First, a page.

Several guidelines recommend opportunistic screening for atrial fibrillation (AF) in subjects aged >= 65 years using pulse palpation during routine blood pressure (BP) measurement. However, this method has limited diagnostic accuracy. A specific algorithm for AF detection during automated BP measurement was developed and implemented in a novel oscillometric device (Microlife WatchBP Home-A). In 2013, the UK National Institute for Health and Care Excellence (NICE) recommended this device for AF screening during routine office BP measurement in primary care in subjects >= 65 years. A review and meta-analysis of the evidence on the diagnostic accuracy of this algorithm were performed. Six studies (n=2332) investigated the accuracy of AF detection using the Microlife BP monitor and estimated a pooled sensitivity at 0.98 (95% CI 0.95, 1.00) and specificity 0.92 (0.88, 0.96). Analysis of 4 studies (n=1126) showed more readings to improve specificity (from 0.86 to 0.91) and sensitivity (from 0.97 to 0.99). Taking 3 sequential readings with at least 2 detecting AF gave the highest diagnostic accuracy. A single study (n=139) of paroxysmal AF screening with home BP monitoring (3316 days) showed sensitivity 99% and specificity 93%. Another study (n = 46) of AF screening with 24 h ambulatory BP monitoring showed that AF detected in >15% of all readings has high probability of AF diagnosis requiring confirmation by 24 h electrocardiography. AF detection with routine automated BP measurement is a reliable screening tool in the elderly, which requires confirmation by electrocardiography. Paroxysmal AF might also be detected by routine automated home or ambulatory BP monitoring.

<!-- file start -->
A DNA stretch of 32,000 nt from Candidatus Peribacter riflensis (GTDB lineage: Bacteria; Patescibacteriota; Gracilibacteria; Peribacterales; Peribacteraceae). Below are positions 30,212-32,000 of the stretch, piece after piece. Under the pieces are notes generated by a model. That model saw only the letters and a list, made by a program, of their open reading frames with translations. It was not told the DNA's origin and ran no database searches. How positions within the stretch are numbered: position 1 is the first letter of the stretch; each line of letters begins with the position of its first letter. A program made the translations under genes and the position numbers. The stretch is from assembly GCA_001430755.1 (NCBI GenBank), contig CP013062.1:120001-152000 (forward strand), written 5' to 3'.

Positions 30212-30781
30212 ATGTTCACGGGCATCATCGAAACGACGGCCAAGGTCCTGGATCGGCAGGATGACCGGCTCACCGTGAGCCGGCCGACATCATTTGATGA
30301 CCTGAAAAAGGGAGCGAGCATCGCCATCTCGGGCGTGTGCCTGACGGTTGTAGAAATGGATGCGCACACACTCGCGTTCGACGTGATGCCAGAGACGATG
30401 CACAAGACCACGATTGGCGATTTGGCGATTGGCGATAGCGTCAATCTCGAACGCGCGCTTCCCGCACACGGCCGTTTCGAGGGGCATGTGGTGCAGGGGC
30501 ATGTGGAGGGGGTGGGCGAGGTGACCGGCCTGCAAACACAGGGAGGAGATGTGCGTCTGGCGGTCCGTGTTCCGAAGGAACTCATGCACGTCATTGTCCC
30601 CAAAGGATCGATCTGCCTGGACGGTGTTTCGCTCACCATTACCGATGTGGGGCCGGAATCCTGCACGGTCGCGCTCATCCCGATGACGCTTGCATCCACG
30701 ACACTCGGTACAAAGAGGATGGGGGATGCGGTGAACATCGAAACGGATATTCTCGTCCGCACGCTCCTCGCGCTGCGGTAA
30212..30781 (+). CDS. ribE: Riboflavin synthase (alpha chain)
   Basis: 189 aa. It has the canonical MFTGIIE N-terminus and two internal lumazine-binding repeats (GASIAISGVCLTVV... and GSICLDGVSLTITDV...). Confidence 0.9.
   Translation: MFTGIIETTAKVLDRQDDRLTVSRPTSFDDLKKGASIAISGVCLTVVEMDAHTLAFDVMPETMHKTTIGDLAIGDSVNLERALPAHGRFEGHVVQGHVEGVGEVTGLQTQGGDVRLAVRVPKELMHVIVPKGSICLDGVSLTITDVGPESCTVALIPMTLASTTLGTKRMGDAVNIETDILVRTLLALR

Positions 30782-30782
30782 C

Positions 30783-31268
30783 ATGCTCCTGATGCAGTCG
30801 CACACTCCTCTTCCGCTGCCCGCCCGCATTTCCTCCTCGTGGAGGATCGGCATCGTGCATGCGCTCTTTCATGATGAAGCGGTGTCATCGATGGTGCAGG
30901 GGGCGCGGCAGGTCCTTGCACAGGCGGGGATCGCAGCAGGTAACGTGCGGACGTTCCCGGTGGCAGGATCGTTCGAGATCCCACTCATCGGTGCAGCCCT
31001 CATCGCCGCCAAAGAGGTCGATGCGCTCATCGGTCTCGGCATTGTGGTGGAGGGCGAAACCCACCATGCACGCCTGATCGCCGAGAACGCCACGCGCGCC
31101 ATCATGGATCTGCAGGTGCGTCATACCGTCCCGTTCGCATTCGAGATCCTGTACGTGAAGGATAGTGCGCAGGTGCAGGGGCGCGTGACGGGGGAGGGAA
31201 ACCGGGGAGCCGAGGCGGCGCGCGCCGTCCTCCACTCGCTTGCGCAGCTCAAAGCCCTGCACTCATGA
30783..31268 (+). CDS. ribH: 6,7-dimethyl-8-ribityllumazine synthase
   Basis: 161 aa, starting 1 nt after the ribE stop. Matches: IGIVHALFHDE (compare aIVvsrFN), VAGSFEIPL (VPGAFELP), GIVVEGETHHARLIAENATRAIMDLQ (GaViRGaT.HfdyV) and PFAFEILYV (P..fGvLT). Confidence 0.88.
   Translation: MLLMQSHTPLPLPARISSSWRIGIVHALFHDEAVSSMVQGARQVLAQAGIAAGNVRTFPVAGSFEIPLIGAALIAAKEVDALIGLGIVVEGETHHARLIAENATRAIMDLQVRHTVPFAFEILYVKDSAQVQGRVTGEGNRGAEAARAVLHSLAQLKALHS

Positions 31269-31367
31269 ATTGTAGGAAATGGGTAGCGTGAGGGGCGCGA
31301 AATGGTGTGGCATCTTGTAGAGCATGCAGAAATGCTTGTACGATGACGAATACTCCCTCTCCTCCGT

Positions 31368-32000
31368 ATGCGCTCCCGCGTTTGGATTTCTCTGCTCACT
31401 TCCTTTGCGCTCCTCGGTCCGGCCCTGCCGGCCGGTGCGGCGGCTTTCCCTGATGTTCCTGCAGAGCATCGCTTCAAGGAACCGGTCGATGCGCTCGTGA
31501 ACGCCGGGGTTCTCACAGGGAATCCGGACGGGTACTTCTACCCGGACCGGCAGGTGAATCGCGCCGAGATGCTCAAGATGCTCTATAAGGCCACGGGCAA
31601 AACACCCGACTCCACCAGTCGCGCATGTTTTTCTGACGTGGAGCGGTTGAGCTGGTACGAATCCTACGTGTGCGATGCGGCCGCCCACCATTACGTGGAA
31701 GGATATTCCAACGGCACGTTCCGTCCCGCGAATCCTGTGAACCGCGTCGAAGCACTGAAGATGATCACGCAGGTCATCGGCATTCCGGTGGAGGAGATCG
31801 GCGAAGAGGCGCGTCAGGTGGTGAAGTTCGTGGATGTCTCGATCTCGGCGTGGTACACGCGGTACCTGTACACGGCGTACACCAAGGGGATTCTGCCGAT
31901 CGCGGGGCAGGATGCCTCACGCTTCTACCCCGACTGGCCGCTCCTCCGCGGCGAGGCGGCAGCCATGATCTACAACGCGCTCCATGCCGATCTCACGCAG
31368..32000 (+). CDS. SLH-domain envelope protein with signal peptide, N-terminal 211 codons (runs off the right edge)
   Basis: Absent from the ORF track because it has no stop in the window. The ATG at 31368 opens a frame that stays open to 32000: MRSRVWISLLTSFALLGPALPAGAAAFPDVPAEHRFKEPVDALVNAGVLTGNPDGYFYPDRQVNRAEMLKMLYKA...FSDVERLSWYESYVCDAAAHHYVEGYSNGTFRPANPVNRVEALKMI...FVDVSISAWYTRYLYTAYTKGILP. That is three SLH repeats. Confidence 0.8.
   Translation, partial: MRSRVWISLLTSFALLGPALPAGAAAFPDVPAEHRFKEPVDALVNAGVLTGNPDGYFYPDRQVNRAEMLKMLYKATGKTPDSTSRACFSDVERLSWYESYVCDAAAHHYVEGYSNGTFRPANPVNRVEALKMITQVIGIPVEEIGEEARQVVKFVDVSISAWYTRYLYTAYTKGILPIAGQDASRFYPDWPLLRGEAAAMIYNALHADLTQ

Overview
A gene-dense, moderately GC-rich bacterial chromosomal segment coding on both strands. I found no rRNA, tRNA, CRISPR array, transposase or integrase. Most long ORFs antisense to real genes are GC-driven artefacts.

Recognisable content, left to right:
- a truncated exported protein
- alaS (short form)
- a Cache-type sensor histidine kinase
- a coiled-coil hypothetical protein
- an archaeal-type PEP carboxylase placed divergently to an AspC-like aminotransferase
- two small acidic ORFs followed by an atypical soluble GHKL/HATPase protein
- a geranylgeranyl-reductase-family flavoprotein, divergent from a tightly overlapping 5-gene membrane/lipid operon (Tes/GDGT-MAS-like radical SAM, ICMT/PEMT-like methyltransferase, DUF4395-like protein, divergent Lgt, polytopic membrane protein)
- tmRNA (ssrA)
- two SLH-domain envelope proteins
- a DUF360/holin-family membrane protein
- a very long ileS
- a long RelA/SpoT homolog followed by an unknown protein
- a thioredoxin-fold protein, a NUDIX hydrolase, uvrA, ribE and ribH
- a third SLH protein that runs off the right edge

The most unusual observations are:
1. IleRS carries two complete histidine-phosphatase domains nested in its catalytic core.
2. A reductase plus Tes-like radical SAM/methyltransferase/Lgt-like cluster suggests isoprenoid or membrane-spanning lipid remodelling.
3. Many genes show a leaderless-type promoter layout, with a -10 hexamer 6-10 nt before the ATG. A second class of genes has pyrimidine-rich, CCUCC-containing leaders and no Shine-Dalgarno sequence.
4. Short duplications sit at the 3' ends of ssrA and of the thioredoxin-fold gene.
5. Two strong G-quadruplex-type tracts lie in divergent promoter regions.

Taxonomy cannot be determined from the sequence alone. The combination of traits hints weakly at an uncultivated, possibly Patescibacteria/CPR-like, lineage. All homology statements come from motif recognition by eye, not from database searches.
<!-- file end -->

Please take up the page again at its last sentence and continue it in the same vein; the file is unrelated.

- Blood pressure monitoring
- Home blood pressure